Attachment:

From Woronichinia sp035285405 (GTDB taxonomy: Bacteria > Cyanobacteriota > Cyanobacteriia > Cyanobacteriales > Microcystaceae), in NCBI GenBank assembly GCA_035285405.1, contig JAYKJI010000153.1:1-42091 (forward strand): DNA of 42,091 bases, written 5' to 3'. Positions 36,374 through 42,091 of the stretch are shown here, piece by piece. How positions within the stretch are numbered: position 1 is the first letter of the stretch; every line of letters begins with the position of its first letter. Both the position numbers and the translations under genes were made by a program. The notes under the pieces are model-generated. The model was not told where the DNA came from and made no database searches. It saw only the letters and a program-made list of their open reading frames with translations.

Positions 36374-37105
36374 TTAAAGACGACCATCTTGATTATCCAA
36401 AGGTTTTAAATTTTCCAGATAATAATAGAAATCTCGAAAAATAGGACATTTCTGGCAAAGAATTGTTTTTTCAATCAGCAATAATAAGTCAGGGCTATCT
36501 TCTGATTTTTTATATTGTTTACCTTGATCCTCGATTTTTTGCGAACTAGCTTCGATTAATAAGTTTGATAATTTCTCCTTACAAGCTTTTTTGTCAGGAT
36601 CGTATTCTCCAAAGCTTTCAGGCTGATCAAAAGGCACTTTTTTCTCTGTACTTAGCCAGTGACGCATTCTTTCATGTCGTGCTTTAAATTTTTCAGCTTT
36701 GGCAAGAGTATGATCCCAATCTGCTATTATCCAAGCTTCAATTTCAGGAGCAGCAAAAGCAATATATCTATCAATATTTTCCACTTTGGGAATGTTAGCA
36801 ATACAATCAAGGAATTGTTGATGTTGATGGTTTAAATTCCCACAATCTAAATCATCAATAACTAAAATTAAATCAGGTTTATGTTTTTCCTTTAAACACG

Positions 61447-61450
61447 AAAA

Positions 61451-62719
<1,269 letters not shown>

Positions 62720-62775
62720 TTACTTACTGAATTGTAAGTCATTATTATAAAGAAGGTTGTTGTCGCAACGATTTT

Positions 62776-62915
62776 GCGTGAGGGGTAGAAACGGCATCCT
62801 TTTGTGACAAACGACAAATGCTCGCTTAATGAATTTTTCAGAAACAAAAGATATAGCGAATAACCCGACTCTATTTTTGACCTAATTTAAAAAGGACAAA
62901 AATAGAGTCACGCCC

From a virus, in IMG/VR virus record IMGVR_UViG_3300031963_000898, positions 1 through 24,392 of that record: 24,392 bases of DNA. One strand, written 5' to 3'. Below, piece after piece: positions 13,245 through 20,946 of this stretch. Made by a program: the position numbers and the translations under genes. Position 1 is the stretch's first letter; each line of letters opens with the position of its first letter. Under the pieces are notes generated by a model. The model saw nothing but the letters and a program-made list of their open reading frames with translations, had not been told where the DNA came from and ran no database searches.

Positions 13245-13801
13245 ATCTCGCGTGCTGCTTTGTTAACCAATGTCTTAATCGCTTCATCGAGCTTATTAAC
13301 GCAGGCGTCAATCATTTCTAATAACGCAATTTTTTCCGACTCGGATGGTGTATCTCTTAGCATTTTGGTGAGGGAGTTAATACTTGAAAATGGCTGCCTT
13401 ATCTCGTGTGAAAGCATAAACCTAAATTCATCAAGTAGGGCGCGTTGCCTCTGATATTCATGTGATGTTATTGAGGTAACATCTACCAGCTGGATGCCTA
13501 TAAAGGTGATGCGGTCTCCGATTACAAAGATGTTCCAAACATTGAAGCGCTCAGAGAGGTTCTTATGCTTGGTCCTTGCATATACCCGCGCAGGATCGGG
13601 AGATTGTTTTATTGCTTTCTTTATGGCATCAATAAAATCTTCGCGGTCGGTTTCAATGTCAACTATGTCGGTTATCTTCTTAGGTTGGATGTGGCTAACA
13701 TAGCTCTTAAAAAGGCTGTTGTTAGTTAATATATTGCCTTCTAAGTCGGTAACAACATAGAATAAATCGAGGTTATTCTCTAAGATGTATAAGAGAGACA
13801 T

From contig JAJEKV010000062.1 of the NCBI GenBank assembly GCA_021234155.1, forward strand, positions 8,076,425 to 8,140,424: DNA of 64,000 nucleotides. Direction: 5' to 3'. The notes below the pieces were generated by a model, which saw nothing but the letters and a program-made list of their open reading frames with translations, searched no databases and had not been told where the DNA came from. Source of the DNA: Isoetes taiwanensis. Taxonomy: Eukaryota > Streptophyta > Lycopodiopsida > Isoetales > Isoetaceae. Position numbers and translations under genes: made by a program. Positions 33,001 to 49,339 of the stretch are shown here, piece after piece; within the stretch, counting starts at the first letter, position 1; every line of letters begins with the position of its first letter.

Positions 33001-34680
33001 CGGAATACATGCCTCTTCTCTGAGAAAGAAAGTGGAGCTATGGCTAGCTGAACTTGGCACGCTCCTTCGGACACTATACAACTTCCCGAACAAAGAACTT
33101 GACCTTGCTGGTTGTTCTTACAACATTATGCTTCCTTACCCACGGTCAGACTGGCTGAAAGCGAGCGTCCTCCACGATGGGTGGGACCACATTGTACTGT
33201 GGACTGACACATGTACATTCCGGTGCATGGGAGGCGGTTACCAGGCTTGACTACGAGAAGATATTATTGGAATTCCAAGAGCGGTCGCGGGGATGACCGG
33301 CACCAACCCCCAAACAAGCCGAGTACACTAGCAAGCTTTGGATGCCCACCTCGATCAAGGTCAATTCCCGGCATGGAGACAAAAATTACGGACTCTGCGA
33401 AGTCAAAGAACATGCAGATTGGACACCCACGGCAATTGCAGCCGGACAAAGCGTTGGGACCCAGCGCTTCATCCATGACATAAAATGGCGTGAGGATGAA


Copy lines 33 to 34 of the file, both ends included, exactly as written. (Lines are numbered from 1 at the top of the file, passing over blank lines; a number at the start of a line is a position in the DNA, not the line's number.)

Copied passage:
33301 CACCAACCCCCAAACAAGCCGAGTACACTAGCAAGCTTTGGATGCCCACCTCGATCAAGGTCAATTCCCGGCATGGAGACAAAAATTACGGACTCTGCGA
33401 AGTCAAAGAACATGCAGATTGGACACCCACGGCAATTGCAGCCGGACAAAGCGTTGGGACCCAGCGCTTCATCCATGACATAAAATGGCGTGAGGATGAA